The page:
**Def. Preemptive slowplay/ preemptive laydown: “You’re in a hand with at least one maniac. You know that he won’t laydown his hand no matter how large you bet. You hold the current nuts, but the board is scary (i.e. two cards of the same suit; gapped cards making a straight possible, especially with two cards to come; a lot of overcards; etc). Instead of trying to protect your hand by betting large amount of chips, you’re checking it down, calling it down till the end if the bets aren’t huge or you’re laying it down right there, because you suspect that your maniac opponent is drawing to the nuts. You make a preemptive slowplay / preemptive laydown.”

Now, most people would call me crazy to even think about such a concept. After all if you’re anywhere from 5x% – 100% it’s an incorrect play, depending on the situation (i.e. while it seems to be an incorrect play if you’re let’s say 80/20 to win, but if you’re only 50/50 aka coinflip it might not be incorrect to throw it away and wait for a better spot). The recent experience contradicts that assumption. [Quick thought: Surely over the long run it will hurt me and reward the maniac at the same time, if I continue to not push the edges…but for the time being it seems to work, not optimal, but junk kick free]. Let’s go back to the scenarios I presented above:

  1. We’re three handed with two solid players and one maniac. Both decide to call my preflop raise, so it’s safe to assume that the solid player has got at least a twenty and the maniac at least an Ace rag. The flop comes down Jack high with two clubs. Normally I would bet out at least half the pot to see where I’m at, but given the read I’ve got I decide that I don’t want to put more money in the pot. Solid player checks, maniac checks. Now I’m really sure that at least one of my opponents is on a flush draw and the other one is probably still playing his Ace rag. Turn is a blank spade, which puts two spades and two clubs on the board, still Jack high. I check again and the others check right behind me. River is another blank spade, now there are two clubs and three spades on board. I check…solid player bets…maniac reraises…I curse my “slowplay” or otherwise put my unwillingness to put more money in the pot and fold. The solid player re-reraises. Maniac is worried, but calls…Solid player shows: Q high flush, maniac shows K high flush… – in this case I played the hand pretty badly…I should have put in a huge bet after the flop, but I didn’t…and so I got sucked out on. Not really a classic preemptive laydown, but a hand that was playing with my mind. I was so worried about getting sucked out on at the turn and/or river, that I fucked it up pretty good…even the maniac wouldn’t have called an All-In on the flop…then again: if he didn’t have the spades, but the clubs, he would have called…and a single ace would have killed me, too.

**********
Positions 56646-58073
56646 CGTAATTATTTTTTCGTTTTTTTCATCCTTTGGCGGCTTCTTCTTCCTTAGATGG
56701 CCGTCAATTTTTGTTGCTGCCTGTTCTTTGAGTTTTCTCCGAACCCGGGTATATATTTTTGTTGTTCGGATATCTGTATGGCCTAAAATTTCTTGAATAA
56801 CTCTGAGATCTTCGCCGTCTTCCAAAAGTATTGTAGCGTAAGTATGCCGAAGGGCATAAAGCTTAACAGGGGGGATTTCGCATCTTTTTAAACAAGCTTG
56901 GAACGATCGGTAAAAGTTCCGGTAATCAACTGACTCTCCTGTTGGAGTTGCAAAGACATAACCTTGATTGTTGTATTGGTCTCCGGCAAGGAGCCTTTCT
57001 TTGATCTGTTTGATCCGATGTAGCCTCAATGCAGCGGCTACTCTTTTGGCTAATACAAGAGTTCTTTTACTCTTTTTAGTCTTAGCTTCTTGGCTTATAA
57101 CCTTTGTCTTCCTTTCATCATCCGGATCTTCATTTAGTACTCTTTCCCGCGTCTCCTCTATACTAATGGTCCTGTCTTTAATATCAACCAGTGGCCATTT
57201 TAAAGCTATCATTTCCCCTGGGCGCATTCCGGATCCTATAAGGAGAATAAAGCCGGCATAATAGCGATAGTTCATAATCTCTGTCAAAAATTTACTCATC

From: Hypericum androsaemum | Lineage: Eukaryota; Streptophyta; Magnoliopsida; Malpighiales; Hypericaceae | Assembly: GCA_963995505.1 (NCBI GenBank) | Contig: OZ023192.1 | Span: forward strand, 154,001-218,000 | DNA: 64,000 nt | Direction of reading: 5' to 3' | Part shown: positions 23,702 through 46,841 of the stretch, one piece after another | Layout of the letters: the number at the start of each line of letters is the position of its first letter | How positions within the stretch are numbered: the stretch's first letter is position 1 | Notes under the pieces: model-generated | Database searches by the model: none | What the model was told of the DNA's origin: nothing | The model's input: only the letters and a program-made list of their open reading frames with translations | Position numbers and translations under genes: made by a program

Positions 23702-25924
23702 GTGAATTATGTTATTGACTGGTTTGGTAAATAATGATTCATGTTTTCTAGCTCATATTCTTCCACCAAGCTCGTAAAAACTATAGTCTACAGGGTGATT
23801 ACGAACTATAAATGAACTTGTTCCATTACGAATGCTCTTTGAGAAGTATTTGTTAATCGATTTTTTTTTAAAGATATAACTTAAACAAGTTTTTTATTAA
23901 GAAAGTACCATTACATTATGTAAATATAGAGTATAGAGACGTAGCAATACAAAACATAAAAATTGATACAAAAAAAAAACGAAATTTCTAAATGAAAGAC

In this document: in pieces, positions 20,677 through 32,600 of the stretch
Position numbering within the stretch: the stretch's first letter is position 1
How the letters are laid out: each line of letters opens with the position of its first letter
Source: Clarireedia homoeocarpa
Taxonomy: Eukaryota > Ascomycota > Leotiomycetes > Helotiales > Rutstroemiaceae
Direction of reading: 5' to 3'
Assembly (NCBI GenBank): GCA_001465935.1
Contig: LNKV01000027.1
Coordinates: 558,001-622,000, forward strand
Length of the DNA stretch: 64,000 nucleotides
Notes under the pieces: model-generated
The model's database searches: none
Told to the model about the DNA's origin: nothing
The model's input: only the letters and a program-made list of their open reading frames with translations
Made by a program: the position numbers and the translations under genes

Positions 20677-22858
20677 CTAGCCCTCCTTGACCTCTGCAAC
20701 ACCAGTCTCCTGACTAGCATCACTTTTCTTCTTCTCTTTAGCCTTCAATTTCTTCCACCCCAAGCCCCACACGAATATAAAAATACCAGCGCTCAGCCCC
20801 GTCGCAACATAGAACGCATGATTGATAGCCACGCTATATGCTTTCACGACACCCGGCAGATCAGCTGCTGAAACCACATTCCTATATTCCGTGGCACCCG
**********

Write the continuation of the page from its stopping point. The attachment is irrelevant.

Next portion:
2. Once again, scared play postflop, because of the fear of getting sucked out on. At the end this was a classic preemptive laydown hand. He was indeed drawing to the nuts and connecting yet again. He wouldn’t have layed it down no matter what. Classic preemptive slowplay and laydown in the end. I mucked the hand face up as I knew that he had the flush, yet again.
  3. Basically the same as 2.
  4. In this hand I wasn’t involved, it was the opposite of scared play and nowhere near an preemtive laydown. The player holding KQ raised preflop, flopped two pair, bet the living jebus out of it and got sucked out on in the end. What odds and outs did the player holding JJ have? Outs:two Js, four tens. Odds: After the flop roughly 22/78, after the turn roughly 14/86…so he had no business in the pot given the three overcards and the huge bets, nontheless this play was yet again rewarded by the deck.


Wow, now that I’m looking at that post (which wasn’t edited since original writing and no I’m not embarrassed to put it out there, otherwise I wouldn’t do it ;)), I can understand my reasoning back then [after getting sucked out on not only in the online games, but in my own home game, which I usually had at my finger tips].

But let’s be real – the concept of the preemptive laydown/slowplay to minimize losses is soooo way over the top, that’s it’s fucking up your own mind pretty good along with the harmful side effects of minimising your chances to win huge pots along but at the same time encouraging the maniacs/donks to keep drawing out on you on now “improved”, but probably still incorrect, odds [although it might still be valid over a very small statistical smaple!]. So scratch that, time to get back to the good old poker philosophy – stick with your instincts/feels, play correctly but mix it up sometimes and take some shots, anything else will be to your disadvantage in the long run.
Now that I got that devil of my shoulder I can officially announce that I’m back and what can I say to the home game crew: better watch out…I’m back to reclaim my overall net throne…so watch out! [I’m still the player with the most money won overall due to my participation in more events, but I lost the net won throne to a mate of mine (hi Armin :))]